In 2003, Chicago re-released their 1998 Christmas album XXV with 6 “bonus” tracks. This 20 song Christmas CD is the result. In addition to adding 6 tracks, the band opted to shuffle the order of songs, in some cases, to the album’s benefit, and in other cases to its detriment.
While its predecessor started with a bang—Little Drummer Boy, this version starts with Winter Wonderland. While it’s a fun track, it doesn’t have quite the same punch as their exceptional arrangement of Little Drummer Boy. And maybe it’s just me, but towards the end of Little Drummer Boy the horn chart sounds like it was lifted from Joy to the World—and when I say Joy to the World I don’t mean the classic carol. I mean the Three Dog Night seventies mega-hit about everyone’s favorite bullfrog named Jeremiah. Whether this is tip of the hat to Chuck Negron and company, a subtle jab at Three Dog Night, a silly coincidence, or my overactive musical imagination is beyond me.
One of the surprises of the original release was Let It Snow, Let It Snow, Let It Snow, which did so well for the band back in 1998, they even opted to record a Spanish version, Navidad, Navidad, Navidad. Trumpeter Lee Loughnane’s rare vocal appearance (his first turn on lead vocals since This Time on Chicago XI, way back in 1978) was truly a delight for the die-hard fans who have been waiting to hear more of his underrated vocals.
Much like the original release, this re-release features another vocal surprise. “Newbie” (well, he’s been in the band since 1995, but in a band that’s been around since 1967, I think that still warrants being referred to as a “newbie”) guitarist, Keith Howland takes a turn on lead vocals for Jolly Old St. Nicholas, one of those six aforementioned “bonus tracks.” Their upbeat, rocking arrangement of Jolly Old St. Nicholas is an interesting departure from the otherwise “safe” Christmas album. Howland sounds confident both behind the microphone and on the guitar.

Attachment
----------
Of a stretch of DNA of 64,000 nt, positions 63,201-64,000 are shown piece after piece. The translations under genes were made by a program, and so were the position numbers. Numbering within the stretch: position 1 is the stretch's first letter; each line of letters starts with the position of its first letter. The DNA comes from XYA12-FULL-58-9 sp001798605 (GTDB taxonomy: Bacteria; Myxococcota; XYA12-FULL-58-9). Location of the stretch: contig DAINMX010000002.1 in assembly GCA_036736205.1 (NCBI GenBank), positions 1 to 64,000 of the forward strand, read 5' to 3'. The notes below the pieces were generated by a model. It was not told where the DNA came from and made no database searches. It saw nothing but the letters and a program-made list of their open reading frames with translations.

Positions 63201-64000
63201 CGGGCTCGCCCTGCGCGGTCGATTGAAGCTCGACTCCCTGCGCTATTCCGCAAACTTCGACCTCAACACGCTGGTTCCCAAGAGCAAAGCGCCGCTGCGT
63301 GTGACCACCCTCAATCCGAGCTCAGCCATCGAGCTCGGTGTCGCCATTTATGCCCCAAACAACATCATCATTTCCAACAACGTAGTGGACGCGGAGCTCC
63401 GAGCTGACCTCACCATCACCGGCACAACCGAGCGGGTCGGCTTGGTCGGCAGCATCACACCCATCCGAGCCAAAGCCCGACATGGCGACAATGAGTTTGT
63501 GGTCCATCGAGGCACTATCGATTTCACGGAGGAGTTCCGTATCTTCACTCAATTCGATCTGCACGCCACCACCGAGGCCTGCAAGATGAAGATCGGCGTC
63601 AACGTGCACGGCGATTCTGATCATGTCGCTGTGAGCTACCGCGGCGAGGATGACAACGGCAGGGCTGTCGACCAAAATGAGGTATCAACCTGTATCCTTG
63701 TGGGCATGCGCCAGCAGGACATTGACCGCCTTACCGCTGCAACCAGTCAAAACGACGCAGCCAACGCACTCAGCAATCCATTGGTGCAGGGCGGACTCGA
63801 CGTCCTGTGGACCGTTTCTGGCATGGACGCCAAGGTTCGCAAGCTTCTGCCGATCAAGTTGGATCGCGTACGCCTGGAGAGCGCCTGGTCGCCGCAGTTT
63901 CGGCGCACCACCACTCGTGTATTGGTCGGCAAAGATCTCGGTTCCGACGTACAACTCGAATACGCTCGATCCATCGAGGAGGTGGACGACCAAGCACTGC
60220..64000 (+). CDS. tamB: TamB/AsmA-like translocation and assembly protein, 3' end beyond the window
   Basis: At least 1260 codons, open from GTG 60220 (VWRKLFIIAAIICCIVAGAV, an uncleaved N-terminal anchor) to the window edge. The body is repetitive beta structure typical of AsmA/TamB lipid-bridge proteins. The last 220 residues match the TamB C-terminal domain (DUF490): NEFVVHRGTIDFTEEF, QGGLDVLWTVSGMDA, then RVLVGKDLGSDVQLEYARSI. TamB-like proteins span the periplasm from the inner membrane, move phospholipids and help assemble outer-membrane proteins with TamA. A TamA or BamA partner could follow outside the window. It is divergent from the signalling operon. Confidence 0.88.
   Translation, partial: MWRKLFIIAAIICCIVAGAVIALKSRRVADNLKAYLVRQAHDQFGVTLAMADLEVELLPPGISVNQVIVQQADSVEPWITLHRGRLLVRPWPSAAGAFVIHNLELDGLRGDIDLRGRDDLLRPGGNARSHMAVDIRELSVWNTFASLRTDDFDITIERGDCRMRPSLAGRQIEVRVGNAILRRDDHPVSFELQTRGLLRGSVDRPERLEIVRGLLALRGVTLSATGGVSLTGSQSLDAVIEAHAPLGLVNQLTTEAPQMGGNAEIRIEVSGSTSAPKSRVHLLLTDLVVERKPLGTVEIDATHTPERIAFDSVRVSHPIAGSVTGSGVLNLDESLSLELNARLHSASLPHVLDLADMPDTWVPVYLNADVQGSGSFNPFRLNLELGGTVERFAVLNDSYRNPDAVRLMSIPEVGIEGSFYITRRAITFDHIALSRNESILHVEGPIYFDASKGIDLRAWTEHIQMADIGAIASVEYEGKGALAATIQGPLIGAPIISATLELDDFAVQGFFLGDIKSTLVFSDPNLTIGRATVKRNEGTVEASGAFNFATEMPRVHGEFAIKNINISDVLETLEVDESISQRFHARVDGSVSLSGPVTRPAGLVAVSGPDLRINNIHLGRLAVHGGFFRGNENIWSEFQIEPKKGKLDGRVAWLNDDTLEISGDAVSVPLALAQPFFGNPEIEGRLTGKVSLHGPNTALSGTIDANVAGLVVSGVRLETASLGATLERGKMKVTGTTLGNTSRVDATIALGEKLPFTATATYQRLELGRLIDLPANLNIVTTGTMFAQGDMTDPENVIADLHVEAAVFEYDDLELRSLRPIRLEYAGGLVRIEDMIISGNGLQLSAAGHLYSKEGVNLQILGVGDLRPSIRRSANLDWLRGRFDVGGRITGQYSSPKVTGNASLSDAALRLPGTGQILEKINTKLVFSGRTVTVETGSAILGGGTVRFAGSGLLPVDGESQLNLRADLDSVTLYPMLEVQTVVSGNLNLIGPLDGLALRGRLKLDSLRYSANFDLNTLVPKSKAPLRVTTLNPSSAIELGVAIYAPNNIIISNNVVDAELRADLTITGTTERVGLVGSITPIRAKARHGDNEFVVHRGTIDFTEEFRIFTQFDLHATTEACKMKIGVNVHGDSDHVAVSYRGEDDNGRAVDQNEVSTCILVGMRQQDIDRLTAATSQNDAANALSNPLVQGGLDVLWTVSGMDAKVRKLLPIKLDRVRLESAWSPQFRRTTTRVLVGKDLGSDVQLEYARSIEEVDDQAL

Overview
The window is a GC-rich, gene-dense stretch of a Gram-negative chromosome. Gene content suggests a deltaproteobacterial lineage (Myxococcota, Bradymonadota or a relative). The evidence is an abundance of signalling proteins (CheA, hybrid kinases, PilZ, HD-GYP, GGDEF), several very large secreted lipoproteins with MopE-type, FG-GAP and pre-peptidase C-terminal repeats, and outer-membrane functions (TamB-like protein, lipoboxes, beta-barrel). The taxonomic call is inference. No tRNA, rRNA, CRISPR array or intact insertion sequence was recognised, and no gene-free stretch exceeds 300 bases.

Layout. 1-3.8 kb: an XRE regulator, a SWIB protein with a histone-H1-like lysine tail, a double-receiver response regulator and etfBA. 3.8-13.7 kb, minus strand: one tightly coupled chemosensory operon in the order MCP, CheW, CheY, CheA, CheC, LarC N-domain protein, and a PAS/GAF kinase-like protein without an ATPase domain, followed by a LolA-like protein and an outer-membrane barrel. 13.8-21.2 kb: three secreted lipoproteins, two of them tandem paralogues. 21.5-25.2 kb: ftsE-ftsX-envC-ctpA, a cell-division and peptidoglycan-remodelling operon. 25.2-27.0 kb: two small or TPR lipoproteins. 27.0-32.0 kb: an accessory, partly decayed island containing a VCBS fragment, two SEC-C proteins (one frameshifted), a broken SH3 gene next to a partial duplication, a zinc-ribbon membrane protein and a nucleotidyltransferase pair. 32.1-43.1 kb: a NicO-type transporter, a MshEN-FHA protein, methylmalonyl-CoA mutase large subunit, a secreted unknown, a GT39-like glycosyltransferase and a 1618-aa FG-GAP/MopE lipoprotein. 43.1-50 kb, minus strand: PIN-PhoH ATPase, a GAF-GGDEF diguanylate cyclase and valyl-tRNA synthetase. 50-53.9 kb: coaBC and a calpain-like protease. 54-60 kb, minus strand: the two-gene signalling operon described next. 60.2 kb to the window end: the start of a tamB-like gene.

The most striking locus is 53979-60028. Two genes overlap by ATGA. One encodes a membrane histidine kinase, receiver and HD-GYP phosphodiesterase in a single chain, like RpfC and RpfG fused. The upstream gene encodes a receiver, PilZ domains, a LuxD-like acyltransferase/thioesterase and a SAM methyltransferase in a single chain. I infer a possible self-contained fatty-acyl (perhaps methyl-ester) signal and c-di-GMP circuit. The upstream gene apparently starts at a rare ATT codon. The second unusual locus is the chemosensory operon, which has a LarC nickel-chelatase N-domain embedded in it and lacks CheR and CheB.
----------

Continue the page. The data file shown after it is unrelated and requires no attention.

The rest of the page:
While a nice addition, to this re-release, This Christmas may fail to disappoint, but it also fails to excite this listener. Despite Jason Scheff’s pleasant vocals, this arrangement plays it a bit “too safe” and fails to do anything that sets it apart from any other version of the song, making it otherwise forgettable.
Much like the original release, the low-point of this re-release is Feliz Navidad. The original is a rollicking, catchy, and fun song. When I first heard Chicago had opted to cover the song I was excited and really looked forward to hearing it. When I finally heard it, I couldn’t have been more disappointed. The once vocally adventurous Robert Lamm has grown quite boring indeed. This arrangement of Feliz Navidad sounds like how Wayne Newton might sound singing a funeral dirge. The re-release could only have benefited from the exclusion of this musical abomination.
One of the other bonus tracks, Bethlehem, an original tune written by vocalist/keyboardist, Bill Champlin and his wife Tamara is a catchy tune which would have the potential to become a Christmas standard if not for better publicity and promotion. The song is from the perspective of the 3 wise men journeying to Bethlehem. The vocals are shared by Champlin, Jason Scheff, and trumpeter Lee Loughnane taking another turn on vocals. Each vocalist sings from the perspective of a different wise man which makes the song that much more interesting and memorable. Of all the additions to the re-release this one is probably the most welcome.